June 15, 2021

With the progress of limitations and the introduction of vaccines, the recovery is visible

According to the National Economic and Development Authority (NEDA), the progressive relaxation of quarantine restrictions and continued vaccine rollout would help the Philippine economy recover by 6 to 7% in 2021 and return to pre-pandemic levels by 2022.

“The big difference between last year’s quarantine and this year’s is that we did not shut down 75% of the economy as we did last year. Even during this year’s enhanced community quarantine (ECQ), we allowed public transportation to operate,” Socioeconomic Planning Secretary Karl Kendrick Chua said at the annual discussion held by the Economic Journalists Association of the Philippines (EJAP).

“In the past three months, despite the ECQ or modified ECQ, more individuals are going to work. In terms of mobility, we are just 25% below average, compared to previous year, when we were between 50 and 80 percent below average. This demonstrates the kind of rebound we anticipate in the second quarter,” he continued.

According to Chua, the nation’s strong macroeconomic fundamentals, which were achieved as a consequence of structural changes implemented before to the epidemic, have better positioned the government to deal with the crisis.

He claims that they will be the beginning point for the country’s economic revival.

“We had great growth before the crisis. We were on the verge of becoming an upper middle-income nation in 2020, two years ahead of schedule. We did a fantastic job managing inflation. We had our best budgetary position in history, thanks in large part to tax reform. The new credit rating from Standard and Poor’s, which retained our credit rating at BBB+ with a stable outlook, is proof of the strong macro-fiscal foundation,” Chua added.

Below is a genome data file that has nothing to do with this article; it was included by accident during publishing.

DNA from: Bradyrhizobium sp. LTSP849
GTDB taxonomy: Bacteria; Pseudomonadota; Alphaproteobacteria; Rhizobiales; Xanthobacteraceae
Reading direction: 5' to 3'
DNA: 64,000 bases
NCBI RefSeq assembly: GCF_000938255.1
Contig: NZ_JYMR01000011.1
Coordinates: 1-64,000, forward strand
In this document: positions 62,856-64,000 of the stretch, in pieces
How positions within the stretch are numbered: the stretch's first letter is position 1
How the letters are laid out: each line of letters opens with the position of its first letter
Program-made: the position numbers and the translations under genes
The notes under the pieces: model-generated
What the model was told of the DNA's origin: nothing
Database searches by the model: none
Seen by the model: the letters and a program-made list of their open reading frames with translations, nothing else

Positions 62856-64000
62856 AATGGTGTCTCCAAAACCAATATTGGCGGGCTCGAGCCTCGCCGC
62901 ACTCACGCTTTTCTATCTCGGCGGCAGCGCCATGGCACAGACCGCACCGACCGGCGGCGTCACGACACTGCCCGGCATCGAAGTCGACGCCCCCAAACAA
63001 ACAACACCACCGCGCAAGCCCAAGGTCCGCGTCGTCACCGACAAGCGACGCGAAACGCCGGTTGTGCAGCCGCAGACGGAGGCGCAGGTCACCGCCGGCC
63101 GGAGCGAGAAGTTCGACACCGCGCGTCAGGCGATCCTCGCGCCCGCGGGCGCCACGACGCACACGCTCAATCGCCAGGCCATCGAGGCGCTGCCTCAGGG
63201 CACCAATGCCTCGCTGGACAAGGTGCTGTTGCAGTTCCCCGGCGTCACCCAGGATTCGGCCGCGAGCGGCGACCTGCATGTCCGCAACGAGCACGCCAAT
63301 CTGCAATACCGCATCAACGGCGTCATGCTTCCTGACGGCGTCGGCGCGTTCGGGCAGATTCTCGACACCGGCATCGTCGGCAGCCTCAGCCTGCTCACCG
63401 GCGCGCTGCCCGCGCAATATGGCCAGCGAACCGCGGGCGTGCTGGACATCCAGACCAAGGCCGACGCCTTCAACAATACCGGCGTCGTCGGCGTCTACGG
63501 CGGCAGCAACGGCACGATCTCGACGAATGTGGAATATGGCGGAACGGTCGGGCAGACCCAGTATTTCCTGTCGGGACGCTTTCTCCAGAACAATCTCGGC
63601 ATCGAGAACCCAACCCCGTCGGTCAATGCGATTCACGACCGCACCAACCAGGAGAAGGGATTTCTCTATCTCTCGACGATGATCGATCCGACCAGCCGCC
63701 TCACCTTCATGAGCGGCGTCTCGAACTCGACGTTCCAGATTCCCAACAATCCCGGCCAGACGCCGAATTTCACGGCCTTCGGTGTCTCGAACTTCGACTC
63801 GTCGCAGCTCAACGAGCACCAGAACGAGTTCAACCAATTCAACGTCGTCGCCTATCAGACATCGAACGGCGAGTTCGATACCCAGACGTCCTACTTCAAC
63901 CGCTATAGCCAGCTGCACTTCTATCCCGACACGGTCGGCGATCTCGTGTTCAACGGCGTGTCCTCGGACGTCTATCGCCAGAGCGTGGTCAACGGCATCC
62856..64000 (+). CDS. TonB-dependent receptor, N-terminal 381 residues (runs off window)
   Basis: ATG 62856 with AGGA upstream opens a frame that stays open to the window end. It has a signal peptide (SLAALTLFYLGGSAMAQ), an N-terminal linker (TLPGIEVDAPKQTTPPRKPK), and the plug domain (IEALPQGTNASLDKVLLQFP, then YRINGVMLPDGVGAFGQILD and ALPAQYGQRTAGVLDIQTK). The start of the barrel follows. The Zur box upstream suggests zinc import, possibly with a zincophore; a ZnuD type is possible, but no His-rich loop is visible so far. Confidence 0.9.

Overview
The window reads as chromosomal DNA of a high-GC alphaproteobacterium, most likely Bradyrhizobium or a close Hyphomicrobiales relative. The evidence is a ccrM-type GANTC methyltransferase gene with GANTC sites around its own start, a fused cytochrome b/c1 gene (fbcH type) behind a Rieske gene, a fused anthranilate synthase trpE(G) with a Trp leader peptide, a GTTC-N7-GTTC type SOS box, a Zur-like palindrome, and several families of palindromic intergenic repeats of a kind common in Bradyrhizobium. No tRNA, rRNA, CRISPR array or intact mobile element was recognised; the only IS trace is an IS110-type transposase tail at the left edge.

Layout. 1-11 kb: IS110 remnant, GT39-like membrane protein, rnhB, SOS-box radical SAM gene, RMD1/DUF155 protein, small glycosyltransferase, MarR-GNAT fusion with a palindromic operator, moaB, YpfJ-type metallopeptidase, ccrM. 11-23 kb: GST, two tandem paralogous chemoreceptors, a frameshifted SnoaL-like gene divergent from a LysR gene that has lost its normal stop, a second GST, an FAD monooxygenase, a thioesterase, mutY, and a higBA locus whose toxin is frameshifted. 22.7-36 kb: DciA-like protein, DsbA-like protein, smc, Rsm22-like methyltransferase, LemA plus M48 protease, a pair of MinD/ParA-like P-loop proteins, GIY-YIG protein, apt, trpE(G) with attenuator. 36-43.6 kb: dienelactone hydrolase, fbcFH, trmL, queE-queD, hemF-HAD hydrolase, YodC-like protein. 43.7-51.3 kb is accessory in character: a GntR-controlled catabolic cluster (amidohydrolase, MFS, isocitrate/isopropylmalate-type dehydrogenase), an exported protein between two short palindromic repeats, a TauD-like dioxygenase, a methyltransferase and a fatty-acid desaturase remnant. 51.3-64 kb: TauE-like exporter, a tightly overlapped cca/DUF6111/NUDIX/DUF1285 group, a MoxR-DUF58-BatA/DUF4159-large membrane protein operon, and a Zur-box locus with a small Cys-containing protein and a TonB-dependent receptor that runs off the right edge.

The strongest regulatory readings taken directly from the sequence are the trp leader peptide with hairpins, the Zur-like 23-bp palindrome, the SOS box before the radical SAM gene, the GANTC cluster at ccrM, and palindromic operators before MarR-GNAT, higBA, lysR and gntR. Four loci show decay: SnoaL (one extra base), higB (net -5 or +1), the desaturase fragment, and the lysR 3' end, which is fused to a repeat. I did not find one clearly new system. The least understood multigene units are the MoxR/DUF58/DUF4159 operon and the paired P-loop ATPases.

According to Chua, the country’s infrastructure, people resources, and reforms have not been harmed.

“The current economic performance is the result of an artificial policy of limiting economic growth last year owing to excessive risk aversion. That is why we have changed our goal to risk management,” he said.

The NEDA chairman said again that the country’s economic potential is still there. In contrast to last year, the economy is expected to expand at a pace of 6 to 7% in 2021 and 7% to 9% in 2022 as the government rebalances its risk management approach.

“This recovery will be guided by three pillars. The first is reopening the economy at the right moment and enabling a wider age range to go out with precautions in place, such as the return of face-to-face learning in low-risk locations. The second is the expedited execution of the recovery plan, which includes approximately 2 trillion pesos in fiscal, monetary, and financial resources, or 15% of GDP. The third is the vaccine program’s timely implementation,” he said.

Chua also emphasized the necessity of immunization in restoring people’s faith in the economy.

The A4 set of employees started receiving vaccines on June 7, 2021. Priority groups A1, A2, A3, and A4 have received close to seven million treatments as of June 13, 2021, he stated.

“We’ve decided to expand the A4 category to include all employees in the National Capital Region and high-risk areas. We may attain herd immunity sooner if we do this,” he noted.

Chua further said that the Philippine Identification System (PhilSys), also known as the National ID program, is on pace to fulfill its goal of 50-70 million registrations by the end of 2021, claiming that over 35 million Filipinos have already completed the first phase.

He claims that this would boost human capital development and help in the country’s revival.


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